By EDDIE OSIFELO
THE Government is planning to come up with a budget to purchase land on which certain airstrips in the provinces were built.
Most of the provincial airstrips are built on customary land.
Ministry of Communication and Aviation permanent secretary, Moses Virivolomo confirmed in Cabinet yesterday during the signing of the Delegated Cooperation Arrangement between Australia and New Zealand to upgrade airstrips in Seghe, Western Province and Taro, Choiseul province.
Virivolomo said this is part of the government’s policy to upgrade airstrips throughout the country.
He said the intention is to build safe airstrips as some pose risk to planes and passengers because of their surface conditions.
There are 41 airstrips around the country.
However, Solomon Airlines is serving only 21 active airstrips, with more flights going down to Western and Choiseul provinces.
Previously, the New Zealand government has helped tar-sealed Munda international airport and Gizo in Western province to international standard, while the rest remain underdeveloped to date.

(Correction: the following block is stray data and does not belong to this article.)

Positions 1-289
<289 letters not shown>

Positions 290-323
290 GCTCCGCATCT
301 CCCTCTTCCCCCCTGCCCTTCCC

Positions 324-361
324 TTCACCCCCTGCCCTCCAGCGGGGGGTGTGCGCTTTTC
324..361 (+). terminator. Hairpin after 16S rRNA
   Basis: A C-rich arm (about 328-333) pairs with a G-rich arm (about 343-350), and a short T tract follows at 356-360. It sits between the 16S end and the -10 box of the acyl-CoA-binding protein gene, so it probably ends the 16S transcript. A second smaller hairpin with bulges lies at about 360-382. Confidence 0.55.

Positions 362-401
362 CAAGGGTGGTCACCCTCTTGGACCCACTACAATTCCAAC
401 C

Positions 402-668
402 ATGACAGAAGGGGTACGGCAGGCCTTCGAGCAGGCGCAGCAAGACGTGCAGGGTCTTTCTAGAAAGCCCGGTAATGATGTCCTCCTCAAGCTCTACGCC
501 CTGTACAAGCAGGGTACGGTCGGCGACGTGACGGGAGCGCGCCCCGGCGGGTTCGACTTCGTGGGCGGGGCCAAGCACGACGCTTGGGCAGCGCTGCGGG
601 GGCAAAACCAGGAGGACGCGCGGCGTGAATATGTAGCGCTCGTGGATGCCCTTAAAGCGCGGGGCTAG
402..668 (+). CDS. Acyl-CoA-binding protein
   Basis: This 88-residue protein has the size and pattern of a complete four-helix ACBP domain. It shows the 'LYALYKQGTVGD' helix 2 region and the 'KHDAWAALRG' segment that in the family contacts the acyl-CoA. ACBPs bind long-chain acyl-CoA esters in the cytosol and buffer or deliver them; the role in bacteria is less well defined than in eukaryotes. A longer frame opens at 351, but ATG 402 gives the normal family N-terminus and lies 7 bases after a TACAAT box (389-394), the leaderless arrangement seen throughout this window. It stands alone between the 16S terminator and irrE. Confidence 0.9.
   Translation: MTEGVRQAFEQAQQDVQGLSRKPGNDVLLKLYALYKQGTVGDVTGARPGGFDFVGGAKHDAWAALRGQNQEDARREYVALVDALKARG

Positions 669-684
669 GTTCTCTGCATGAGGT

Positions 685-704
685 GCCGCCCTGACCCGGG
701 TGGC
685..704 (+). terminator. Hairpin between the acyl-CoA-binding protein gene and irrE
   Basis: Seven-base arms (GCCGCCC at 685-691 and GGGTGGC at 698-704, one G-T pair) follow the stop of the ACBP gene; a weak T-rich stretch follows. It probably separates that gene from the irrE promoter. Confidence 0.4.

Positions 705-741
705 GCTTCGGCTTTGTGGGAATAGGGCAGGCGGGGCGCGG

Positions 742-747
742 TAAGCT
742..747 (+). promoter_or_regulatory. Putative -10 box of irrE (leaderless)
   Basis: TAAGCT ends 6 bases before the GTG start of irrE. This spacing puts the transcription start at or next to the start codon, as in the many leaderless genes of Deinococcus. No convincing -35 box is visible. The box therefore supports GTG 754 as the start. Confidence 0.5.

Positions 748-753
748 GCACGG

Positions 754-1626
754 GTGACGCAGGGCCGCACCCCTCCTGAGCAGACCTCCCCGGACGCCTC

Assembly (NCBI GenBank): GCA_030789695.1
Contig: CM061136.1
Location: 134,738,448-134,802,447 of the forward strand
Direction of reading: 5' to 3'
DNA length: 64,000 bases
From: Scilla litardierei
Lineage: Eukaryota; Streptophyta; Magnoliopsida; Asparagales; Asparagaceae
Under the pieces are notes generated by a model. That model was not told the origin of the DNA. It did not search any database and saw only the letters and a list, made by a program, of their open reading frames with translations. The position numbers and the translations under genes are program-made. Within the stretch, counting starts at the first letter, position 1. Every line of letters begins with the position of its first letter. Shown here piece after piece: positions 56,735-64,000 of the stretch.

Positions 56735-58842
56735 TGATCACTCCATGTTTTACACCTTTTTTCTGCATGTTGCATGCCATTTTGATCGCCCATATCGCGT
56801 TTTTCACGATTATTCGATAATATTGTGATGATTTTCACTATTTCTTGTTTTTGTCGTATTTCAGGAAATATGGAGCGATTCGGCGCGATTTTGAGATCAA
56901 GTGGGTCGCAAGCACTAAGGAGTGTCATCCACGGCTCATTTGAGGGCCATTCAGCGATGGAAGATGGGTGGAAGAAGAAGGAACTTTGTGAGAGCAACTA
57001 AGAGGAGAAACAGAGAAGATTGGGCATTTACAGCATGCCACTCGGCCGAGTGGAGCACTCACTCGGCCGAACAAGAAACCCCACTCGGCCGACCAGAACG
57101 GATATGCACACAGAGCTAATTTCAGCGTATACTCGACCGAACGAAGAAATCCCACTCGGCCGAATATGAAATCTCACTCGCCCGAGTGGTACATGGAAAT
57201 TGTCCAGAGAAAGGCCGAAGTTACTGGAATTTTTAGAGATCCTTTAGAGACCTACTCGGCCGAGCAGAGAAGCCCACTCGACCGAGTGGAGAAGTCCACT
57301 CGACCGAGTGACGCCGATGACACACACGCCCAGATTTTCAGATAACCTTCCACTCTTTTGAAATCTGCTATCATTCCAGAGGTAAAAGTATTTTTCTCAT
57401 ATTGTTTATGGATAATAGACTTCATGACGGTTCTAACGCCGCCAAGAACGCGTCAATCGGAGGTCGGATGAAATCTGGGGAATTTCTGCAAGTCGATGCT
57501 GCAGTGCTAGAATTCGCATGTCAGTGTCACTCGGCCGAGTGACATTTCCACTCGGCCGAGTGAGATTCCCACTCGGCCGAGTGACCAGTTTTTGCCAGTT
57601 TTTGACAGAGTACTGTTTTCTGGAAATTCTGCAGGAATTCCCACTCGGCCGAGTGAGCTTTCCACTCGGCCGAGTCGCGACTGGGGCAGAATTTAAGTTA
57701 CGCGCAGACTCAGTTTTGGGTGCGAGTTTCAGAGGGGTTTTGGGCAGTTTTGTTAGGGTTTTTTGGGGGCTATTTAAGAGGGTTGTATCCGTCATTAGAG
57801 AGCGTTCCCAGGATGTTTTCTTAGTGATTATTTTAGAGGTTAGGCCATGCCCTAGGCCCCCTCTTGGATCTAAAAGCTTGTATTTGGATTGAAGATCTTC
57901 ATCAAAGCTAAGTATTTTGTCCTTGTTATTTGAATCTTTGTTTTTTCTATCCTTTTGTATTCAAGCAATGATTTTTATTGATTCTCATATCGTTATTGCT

The latest partnership by the Government with NZ and Australia to tar seal Seghe and Taro has already raised mixed sentiments on social media.
Some people have complained on government’s seriousness to tarseal airstrips in Western province and Choiseul, while not prioritising the rest of the country.
However, PS Virivolomo earlier said the government cannot upgrade all airstrips in the country because they are not owned by the state.
He said some airstrips, like Gwounaru’u in Malaita, has always been the subject of dispute between landowning groups.
However, he said the government is committed to upgrade other airports when issues are sorted out and acquire them.
Island Sun understands the government plan to upgrade Lata in Temotu and Suavanao in Isabel.